There’s a real fantastic movement and excitement in UKMG at the moment (check out MG Strikes Back on twitter), and we wanted to help celebrate that, so it seems obvious to include that age group too. Nottingham was the inaugural UKMG Extravaganza and hopefully at Newcastle we’ll be combining the two – but news to follow on that one.


(Nwesflash: since I interviewed Kerry UKYA and UKMG have combined to make the awesome force that is the UKYACX - the UKYA and Children's Extravanganza. Check their Twitter feed for more information.)


Getting back to your writing, Kerry, what was your path to publication?

A long and bumpy road! I’ve always made up stories, from being as young as I can remember, but I never took it seriously. However, when my youngest son was born my husband worked away and I had huge chunks of time in the evening where I was by myself, so I thought – well, why not? I wrote a novel and sent it off agents but didn’t have any luck with it. Then when my son started school, it was either give it a serious go or go back to secretary work again and forget about writing. So I took a chance and went to uni and studied for a degree in Professional Writing and wrote another novel on that. That novel was called ‘Office of Imaginary Friends’ and was set around a support agency which sent out imaginary friends to adults and children in need. Again I sent that out, but again no joy. After my degree I continued writing and was also working part-time as a Book Start Co-ordinator for Book Trust.  At work one day, one of the parents mentioned a BBC scriptwriting competition to me, so on a whim I changed OFFICE to script and sent it in. Amazingly I was a finalist! However, that’s where the journey for OFFICE stopped.  I’d now finished the novel I was working on (which became A Brighter Fear) and finally got an agent who subsequently got me a two book deal with HarperCollins. I’d set myself a deadline – that if I didn’t have any joy by the time my son was leaving primary school, then I’d forget the whole thing. I signed my deal with HarperCollins the spring before he left, and that summer the funding was taken from Book Start and my job was defunct. Good timing.


Good timing indeed. Now that your books are in print what are the best and worst parts of your published writer's life?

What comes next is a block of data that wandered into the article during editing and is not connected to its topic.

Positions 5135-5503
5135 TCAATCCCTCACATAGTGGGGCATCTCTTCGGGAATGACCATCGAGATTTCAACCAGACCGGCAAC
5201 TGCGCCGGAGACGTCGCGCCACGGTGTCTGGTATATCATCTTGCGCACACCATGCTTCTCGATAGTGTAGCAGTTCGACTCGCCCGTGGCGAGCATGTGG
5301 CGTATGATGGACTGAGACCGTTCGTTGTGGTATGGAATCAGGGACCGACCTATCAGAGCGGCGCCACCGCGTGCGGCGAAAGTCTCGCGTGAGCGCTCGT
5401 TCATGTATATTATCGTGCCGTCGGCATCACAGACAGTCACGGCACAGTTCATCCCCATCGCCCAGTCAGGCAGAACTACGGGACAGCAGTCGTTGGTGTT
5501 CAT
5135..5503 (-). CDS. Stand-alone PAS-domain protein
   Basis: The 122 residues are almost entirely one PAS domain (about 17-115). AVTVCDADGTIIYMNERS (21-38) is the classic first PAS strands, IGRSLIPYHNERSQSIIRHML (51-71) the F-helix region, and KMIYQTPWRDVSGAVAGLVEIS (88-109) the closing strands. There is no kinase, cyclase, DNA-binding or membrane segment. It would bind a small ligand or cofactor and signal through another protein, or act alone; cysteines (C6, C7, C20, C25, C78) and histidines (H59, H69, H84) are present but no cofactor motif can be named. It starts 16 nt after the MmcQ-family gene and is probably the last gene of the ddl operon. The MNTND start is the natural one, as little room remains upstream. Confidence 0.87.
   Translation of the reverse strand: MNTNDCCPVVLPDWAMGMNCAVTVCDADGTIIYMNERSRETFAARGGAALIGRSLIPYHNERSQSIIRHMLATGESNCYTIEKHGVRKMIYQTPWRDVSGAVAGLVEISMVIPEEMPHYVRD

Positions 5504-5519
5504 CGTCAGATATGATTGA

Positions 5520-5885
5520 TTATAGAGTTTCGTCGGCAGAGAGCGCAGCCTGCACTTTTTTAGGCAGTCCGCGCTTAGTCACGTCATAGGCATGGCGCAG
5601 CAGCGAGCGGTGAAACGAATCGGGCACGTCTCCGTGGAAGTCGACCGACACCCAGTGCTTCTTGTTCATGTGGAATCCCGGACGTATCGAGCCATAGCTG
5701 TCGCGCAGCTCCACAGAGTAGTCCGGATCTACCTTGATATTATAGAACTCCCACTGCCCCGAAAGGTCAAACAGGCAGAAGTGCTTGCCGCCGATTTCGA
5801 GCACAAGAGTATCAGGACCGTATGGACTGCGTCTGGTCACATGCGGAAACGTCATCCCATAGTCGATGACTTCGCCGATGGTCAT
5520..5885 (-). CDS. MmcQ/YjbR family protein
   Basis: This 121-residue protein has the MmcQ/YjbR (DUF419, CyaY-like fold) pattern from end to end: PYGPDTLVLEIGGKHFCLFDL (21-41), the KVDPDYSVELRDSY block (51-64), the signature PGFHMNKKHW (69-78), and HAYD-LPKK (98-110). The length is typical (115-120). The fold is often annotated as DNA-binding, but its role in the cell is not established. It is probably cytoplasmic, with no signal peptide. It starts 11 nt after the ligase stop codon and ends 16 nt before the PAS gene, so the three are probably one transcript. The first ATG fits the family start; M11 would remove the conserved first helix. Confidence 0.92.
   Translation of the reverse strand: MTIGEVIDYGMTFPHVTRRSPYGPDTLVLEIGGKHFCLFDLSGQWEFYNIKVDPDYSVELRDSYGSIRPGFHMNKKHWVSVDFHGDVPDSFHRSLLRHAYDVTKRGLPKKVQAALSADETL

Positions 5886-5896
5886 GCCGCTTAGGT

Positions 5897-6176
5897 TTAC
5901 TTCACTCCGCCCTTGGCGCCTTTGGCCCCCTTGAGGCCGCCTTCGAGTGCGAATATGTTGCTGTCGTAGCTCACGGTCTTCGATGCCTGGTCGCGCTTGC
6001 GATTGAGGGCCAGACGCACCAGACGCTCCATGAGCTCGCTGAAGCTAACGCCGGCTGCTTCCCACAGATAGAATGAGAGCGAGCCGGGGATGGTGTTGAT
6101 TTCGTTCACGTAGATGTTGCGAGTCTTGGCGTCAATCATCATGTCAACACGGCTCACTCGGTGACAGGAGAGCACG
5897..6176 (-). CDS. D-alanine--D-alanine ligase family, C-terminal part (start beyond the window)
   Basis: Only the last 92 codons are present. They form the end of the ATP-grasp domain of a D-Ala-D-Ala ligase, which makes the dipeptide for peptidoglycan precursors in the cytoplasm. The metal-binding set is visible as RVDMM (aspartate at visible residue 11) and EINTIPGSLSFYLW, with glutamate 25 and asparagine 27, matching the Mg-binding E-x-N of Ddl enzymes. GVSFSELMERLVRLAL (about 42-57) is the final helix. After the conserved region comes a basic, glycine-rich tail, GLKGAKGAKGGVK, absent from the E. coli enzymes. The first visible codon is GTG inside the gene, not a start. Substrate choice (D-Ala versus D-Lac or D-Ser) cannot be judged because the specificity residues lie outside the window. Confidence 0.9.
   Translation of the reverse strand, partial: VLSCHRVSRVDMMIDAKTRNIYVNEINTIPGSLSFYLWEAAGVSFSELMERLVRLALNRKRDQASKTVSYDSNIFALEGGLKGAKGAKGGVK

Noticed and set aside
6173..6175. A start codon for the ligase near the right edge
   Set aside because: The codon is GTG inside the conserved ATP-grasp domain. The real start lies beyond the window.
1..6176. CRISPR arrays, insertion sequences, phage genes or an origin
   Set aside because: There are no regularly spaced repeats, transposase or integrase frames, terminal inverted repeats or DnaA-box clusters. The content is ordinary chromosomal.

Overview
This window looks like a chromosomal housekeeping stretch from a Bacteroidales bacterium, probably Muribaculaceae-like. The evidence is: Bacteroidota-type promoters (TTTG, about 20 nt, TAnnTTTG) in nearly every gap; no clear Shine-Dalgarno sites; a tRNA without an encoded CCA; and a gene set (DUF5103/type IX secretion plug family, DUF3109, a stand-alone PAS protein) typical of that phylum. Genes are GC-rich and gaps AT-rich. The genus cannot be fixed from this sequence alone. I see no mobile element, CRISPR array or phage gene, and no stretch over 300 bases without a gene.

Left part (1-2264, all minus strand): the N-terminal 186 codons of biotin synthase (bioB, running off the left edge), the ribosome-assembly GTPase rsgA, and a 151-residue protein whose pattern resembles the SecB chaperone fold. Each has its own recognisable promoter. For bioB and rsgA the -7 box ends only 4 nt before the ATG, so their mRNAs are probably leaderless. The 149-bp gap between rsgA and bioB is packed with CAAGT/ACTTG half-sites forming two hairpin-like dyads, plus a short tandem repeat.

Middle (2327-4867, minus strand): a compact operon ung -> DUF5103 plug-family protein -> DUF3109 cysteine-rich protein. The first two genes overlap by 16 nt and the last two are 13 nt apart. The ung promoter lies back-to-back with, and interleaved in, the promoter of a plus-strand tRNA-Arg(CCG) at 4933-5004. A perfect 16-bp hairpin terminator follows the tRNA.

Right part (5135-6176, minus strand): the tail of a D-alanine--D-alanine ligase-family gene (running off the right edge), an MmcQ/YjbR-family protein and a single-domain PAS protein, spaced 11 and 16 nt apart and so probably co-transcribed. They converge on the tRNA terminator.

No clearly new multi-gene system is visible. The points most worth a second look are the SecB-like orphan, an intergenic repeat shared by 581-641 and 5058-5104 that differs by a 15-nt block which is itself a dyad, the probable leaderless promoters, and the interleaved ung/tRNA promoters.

The best - getting to write, which is what I love most, and the people. The worst - the constant uncertainty of what will happen next with your career. 


So, what one piece of advice would you give to a yet-to-be-published writer?

Everybody says it but – do not give up.


What would you say to someone who has never read a Kerry Drewery book?

Please do.  Please. 

(I echo this: do read Kerry's books. They're wonderful.)


And now let’s round off the interview with a bit of quick-fire fun:


Ice skating or roller blades?

Ice skating.  I have some grades but never got to grips properly with a 3-turn.


Night at the movies or cozy night in?

Oooo…both.  On different nights!


French fries or French bread?

Fries!  I don’t eat much bread.


Fantasy or reality?

Reality.  Most of the time.


‘Fake it till you make it’ or unshakeable inner confidence?

I still feel like I’m faking it, but I’d like some inner confidence.


Nachos or veggies sticks?

Nachos.  With cheese and jalapenos.


Published at 14 or published over 40?

Me personally, over 40.


I couldn’t start my day without…



Thank you for taking the time out of your busy schedule to answer my questions, Kerry. I wish you continued success with A Dream of Lights and A Brighter Fear and look forward to reading Cell 7 when it’s published.

Write a comment

Comments: 6
  • #1

    Rebecca C (Sunday, 22 May 2016 15:02)

    What a concept! I'm hooked! I really enjoyed the interview, ladies!

  • #2

    Yvonne V (Sunday, 22 May 2016 17:14)

    Fascinating premise! Best of luck with the new book!

  • #3

    Marcia Strykowski (Sunday, 22 May 2016)

    Great interview and congratulations to Kerry--gorgeous covers!

  • #4

    Natalie Yates (Sunday, 22 May 2016 19:34)

    I loved Dream of Lights, still need to read A Brighter Fear (my TBR pile). Can't wait to read Cell 7! Great interview thanks!

  • #5

    Bobbi Miller (Monday, 23 May 2016 14:08)

    Very, very interesting! And what an engaging idea. I particularly liked the UKYA discussion, too. Thank you for another inspiring discussion!

  • #6

    Julie Fulton (Monday, 23 May 2016 14:51)

    Interesting interview. Cell 7 sounds intriguing....might need to look that one up! Congratulations to Kerry on such success with her writing.